Minnesota is expected to be a battleground state in the next presidential election, and both major parties are gunning to claim the state as theirs.
Among the presidential hopefuls to visit the Twin Cities so far is candidate Andrew Yang. He is one of three Democrats who have already planned stops in the state, with both Beto O’Rourke and Pet Buttigieg, also making appearances over the last week two weeks.
Yang hosted his “Humanity First” tour for about 500 people at Boom Island Park on May 5. He said his platform focuses on three main areas: a universal basic income of $1,000/month for every American over the age of 18, Medicare for all, and human-centered capitalism.
In a play against Trump’s MAGA (“Make America Great Again”) slogan, Yang pushed MATH during the rally, which he said stands for “Make America Think Harder.” He blamed automation and the loss of four million manufacturing jobs in swing states such as Michigan, Ohio, Pennsylvania, Wisconsin, Missouri and Iowa as key factors in Trump’s 2016 win. He cautioned the same could happen in retail, fast food, and transportation, which would have devastating effects on the U.S. economy.
The MSR spoke with Yang after the hour-long rally to find out how his platform would impact communities of color and what he thinks makes him stand out among the sea of presidential hopefuls.
MSR: How do you see your platform impacting the Black community?
AY: My flagship proposal is the freedom dividend, which was championed by Martin Luther King, Jr. among others. The freedom dividend would put $1,000 a month into the hands of every American adult starting at age 18. This would help the Black community, in particular, because Blacks — historically and currently — have lower access to resources and opportunities and the ability to create their own businesses.
One thousand dollars a month would be the equivalent of tens of billions of dollars being put into the hands of Black families and consumers, which would then spur investment in those communities.
MSR: How does your platform compare to other Democrats’, like Amy Klobuchar?
AY: My first election was Bill Clinton, and so, to me, my policies line up with the Democrats in many of the social policies with things like reproductive rights and climate change. My approach is a little bit different than Amy Klobuchar’s and many other candidates. I’m focused on solving the problems that got Donald Trump elected in 2016, which to me originates from the fact that our economy is changing in fundamental ways that are pushing more and more Americans to the side.
I can’t speak for other Democrats, but I think the Democratic Party should be laser-focused on trying to solve the problems that led people to vote for Trump.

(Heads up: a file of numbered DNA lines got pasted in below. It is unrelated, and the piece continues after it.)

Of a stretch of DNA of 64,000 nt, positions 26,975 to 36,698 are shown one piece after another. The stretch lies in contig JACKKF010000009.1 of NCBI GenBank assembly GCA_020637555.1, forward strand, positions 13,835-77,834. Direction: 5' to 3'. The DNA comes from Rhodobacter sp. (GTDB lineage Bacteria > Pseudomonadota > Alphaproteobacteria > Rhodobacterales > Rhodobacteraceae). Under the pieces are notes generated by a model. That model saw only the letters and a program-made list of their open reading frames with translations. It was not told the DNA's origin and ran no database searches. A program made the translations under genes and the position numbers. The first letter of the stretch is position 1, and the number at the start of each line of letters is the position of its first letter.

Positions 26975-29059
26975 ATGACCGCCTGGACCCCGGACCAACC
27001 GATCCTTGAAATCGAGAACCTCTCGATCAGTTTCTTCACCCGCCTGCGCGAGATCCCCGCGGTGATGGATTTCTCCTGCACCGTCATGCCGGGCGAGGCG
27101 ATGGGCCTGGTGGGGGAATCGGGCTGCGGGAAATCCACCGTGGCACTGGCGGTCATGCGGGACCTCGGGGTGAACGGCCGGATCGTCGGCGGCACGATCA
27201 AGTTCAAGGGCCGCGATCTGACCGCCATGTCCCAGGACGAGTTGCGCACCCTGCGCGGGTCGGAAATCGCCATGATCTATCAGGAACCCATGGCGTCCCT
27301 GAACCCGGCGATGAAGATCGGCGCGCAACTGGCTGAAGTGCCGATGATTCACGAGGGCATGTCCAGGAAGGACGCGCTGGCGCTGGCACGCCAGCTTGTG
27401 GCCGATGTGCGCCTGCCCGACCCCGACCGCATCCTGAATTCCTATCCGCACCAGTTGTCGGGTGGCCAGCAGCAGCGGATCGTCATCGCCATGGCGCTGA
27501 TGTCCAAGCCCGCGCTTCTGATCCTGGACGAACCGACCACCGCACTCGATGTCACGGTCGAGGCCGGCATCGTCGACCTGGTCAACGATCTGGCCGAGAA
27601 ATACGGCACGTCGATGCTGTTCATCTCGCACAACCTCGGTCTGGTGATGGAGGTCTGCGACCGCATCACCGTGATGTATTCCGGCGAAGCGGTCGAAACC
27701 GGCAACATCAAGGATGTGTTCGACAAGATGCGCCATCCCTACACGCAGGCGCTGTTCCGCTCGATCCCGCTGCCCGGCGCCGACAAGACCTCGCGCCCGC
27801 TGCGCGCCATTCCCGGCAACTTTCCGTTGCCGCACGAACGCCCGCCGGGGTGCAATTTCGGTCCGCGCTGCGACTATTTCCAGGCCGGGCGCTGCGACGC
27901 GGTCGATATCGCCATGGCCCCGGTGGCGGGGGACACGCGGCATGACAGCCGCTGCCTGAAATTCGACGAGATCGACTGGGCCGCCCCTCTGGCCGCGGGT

MSR: What’s your position on the prison system and prison reform?
AY: Our prison system is deeply corrupt and racist in its application. It’s excessively punitive. It doesn’t invest enough in rehabilitation. I would get rid of private prisons. It makes no sense to have prisons with a profit motive where they actually benefit from recidivism and make more money if they treat their inmates poorly.
So, I would be for getting rid of private prisons. I would be for decriminalizing both marijuana and opiates, and I would mass pardon everyone who’s in jail for a nonviolent marijuana-related charge on April 20, 2021.
MSR: There’s been an uptick in police violence and mass shootings. What is your take on policing in the United States?
AY: The goal should be to try and invest in community policing where there’s actually some sort of interaction. One step we could take immediately would be to federally fund a body cam for every police department in the country and make it so that cost is totally not an issue for all of the police departments around the country.
Then we could build up the presupposition that if you have an interaction with a police officer, it gets recorded. Over time that would decrease police malfeasance and actions against the Black community in particular.
MSR: Locally, the activist group Communities Against Police Brutality wants police officers to be required to get their own insurance.
AY: It’s a really strong idea that you want to have police officers internalize the cost of their actions so if they do something bad, they’re personally liable. I saw a figure once where there was a particular police department — I think it was New York City — that literally spent tens of millions on lawsuits for police brutality.
So, right now the department is bearing that cost. You would think that if you’re an individual police officer, the fact that you might be held up on charges or lose your job would be enough of a disincentive.
Surrounding the cost of insurance, I’d have to see whether or not [there would] be a better way to incentivize police officers, but I love the thinking behind it. As someone who’s studied economics, if you can have people internalize the costs of their actions then they tend to change their behavior.
For more on Yang’s campaign, visit http://yang2020.com.
Chris Juhn is a contributing photographer at the Minnesota Spokesman-Recorder.